There was an earlier threat turned aside. In 1969, Fred Rogers went before Congress in a last-ditch appeal for what seemed a hopeless cause – sustaining funding for public broadcasting. The video clip is priceless. The lamb went into the lion’s den and with his heartfelt innocence shamed and fleeced the political skeptics and cynics. His sincere demeanor and the empathy in his voice were proof positive that he reached kids and adults. It is a memorable, moving moment from the documentary chockful of them.
His fundamental purpose was to assure kids that they are special, in their individual personality and interests and ability. True to his message, Fred Rogers was special in countless ways. There was no need to embellish what he did to make him larger than life, no glaring faults or misdeeds to whitewash, no outfit of false humility cloaking an enlarged ego to strip away.
Another leader who made reticence his signature was Calvin Coolidge. His logic was unimpeachable: “You never have to explain what you never said.” Mister Rogers never needed to explain because his words were quite understandable and his actions were guileless. When he was talking to kids, dark clouds did not mar the blue skies of the hope and aspiration he tried to instill.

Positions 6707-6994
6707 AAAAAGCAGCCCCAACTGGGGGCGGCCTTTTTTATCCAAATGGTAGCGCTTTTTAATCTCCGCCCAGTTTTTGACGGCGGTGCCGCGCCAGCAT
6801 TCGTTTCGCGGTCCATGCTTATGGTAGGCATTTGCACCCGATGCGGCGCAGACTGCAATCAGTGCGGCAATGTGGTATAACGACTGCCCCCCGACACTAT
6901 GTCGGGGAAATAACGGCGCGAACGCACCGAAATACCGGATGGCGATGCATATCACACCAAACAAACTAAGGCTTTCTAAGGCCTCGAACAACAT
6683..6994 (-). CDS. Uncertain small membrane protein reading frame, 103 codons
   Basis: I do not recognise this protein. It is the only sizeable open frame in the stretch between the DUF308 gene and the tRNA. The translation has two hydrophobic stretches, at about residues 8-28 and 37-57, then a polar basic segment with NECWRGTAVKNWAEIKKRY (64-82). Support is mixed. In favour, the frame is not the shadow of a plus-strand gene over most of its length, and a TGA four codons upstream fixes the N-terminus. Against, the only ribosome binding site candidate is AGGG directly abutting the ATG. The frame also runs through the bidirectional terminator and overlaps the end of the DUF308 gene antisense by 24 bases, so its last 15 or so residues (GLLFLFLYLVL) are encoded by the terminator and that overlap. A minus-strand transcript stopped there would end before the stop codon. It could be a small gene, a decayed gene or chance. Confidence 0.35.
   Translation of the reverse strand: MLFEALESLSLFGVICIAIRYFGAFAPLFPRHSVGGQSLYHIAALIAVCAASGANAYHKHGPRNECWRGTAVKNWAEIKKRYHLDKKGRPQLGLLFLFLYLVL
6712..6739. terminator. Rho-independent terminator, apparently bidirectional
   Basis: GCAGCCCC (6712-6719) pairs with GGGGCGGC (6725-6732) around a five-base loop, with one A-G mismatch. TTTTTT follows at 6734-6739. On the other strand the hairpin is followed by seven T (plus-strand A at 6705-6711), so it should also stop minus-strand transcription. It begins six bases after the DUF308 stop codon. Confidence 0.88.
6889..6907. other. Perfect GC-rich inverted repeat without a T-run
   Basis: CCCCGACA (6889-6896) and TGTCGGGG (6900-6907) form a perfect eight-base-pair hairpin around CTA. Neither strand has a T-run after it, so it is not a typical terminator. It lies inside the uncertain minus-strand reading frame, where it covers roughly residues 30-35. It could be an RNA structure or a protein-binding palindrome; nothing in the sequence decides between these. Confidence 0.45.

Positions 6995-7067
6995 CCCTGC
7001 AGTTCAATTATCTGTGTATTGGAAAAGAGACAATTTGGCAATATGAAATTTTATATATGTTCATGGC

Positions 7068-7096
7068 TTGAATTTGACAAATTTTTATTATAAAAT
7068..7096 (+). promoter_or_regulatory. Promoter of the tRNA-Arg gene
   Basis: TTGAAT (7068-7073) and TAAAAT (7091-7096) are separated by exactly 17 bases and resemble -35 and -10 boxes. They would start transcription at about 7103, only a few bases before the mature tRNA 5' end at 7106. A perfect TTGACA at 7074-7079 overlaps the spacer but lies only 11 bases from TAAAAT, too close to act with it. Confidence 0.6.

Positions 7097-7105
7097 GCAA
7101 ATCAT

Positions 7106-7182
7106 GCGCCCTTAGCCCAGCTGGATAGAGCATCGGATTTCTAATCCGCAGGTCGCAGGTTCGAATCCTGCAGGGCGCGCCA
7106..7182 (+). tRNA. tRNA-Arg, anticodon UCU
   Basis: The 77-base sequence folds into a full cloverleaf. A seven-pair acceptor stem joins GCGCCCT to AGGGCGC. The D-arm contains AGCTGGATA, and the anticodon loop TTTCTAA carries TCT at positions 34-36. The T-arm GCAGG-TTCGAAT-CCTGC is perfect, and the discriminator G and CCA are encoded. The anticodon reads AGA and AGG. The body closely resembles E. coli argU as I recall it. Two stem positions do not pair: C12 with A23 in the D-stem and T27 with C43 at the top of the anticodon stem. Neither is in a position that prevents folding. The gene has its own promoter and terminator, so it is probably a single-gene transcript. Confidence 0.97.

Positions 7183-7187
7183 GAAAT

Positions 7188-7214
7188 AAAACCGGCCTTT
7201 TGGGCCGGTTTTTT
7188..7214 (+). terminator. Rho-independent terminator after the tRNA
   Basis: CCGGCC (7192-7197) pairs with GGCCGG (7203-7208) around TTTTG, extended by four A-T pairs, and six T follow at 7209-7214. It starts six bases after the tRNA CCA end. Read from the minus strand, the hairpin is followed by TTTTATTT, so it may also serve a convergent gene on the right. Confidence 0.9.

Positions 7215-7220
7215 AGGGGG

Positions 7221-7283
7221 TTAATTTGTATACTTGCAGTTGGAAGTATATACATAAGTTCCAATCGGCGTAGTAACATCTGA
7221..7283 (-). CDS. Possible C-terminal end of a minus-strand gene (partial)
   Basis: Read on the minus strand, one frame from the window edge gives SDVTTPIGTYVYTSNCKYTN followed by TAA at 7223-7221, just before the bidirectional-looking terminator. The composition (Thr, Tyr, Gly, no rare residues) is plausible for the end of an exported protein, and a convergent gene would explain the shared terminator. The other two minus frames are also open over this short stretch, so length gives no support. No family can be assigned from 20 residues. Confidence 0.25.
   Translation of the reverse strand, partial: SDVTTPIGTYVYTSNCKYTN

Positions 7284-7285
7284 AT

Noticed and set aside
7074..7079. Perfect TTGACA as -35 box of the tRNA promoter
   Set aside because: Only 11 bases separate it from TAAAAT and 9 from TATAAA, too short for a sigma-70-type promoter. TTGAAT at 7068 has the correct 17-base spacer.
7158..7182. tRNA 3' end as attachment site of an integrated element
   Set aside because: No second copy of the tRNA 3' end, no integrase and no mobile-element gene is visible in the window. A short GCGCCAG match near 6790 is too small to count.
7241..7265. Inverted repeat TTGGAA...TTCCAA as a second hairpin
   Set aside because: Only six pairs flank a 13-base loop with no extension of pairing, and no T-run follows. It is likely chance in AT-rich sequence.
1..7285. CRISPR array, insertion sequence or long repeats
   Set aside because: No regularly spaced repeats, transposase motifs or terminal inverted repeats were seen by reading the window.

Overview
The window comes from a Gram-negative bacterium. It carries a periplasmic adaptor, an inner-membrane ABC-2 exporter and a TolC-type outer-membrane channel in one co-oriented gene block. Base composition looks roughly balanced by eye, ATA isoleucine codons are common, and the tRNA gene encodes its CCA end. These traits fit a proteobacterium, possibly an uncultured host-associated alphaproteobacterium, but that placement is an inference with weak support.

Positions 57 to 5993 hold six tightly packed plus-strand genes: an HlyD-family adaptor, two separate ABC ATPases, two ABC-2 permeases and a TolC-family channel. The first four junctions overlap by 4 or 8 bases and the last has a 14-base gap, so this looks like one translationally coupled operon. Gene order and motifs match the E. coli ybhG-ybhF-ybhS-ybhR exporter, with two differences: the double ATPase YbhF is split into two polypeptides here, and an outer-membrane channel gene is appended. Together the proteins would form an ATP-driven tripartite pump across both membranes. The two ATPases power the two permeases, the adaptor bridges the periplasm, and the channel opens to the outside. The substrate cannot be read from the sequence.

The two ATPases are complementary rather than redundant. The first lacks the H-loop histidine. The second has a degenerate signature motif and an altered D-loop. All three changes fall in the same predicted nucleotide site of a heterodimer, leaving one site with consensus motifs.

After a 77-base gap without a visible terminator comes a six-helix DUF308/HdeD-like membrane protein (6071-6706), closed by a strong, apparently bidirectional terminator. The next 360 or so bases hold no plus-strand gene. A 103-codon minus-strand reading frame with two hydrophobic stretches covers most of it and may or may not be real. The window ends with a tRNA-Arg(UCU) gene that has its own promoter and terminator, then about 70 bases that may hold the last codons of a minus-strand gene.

If we ever decide to take a break from yelling at one another, if we ever commit to listening to others with whom we disagree, if we ever take our hearts and minds out of the lockbox, this movie is a wonderful guide of how to gift ourselves with the joys of forgiveness and reunion.
As the abuse scandals engulfing major institutions and the horrendous child abuse statistics contained in annual reports demonstrate, we are not doing a good job of protecting kids physically. As allegedly responsible adults display appalling and reprehensible behavior, we are not protecting or guiding kids morally either.
Fred Rogers used the Neighborhood of Make Believe and its distinctive characters to connect with children and convey his message in a non-threatening way. Today, too many individuals in positions of responsibility create lands of verbal make believe to cover sordid deeds and soulless policies.
In a book, Fred Rogers imparted timeless wisdom about our real neighborhoods: “Think of the ripple effect that can be created when we nourish someone.” Not just tolerating others. Not just benignly accepting someone. Reaching out and nourishing someone, extending the gifts of empathy and encouragement.
See the movie. Come away wishing our elected and appointed officials and community leaders could receive transfusions of the gentle spirit and caring and compassion and empathy of Fred Rogers. Maybe there is a collective New Year’s resolution to be found here. Remediating and reversing the rot eating away at the soul of America would make for a much better day in millions of America’s neighborhoods.
Yes, faith really is believing when common sense tells you not to.
David A. Atkinson is an Associate of the Susquehanna Valley Center’s Edward H. Arnold Institute for Policy Studies.
The views expressed here are those of the author and not necessarily those of The Susquehanna Valley Center.
Nothing contained here should be considered as an attempt to aid or hinder the passage of any legislation.